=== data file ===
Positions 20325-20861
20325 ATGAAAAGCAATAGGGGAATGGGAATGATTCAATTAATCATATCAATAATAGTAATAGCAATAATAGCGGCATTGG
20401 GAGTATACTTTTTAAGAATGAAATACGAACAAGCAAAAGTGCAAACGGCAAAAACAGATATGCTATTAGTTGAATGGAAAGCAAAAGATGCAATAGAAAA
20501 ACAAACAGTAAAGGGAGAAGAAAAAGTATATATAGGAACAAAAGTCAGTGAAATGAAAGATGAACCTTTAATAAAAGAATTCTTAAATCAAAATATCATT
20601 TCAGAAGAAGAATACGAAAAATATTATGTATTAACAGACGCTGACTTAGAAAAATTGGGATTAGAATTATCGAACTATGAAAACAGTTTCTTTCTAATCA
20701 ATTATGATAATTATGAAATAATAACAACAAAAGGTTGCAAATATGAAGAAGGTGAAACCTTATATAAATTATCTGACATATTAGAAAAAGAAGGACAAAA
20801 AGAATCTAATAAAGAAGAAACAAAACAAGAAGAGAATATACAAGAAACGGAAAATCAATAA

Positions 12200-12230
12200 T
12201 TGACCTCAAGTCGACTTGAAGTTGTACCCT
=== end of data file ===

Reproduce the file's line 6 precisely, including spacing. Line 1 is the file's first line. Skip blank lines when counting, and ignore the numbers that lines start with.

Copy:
20701 ATTATGATAATTATGAAATAATAACAACAAAAGGTTGCAAATATGAAGAAGGTGAAACCTTATATAAATTATCTGACATATTAGAAAAAGAAGGACAAAA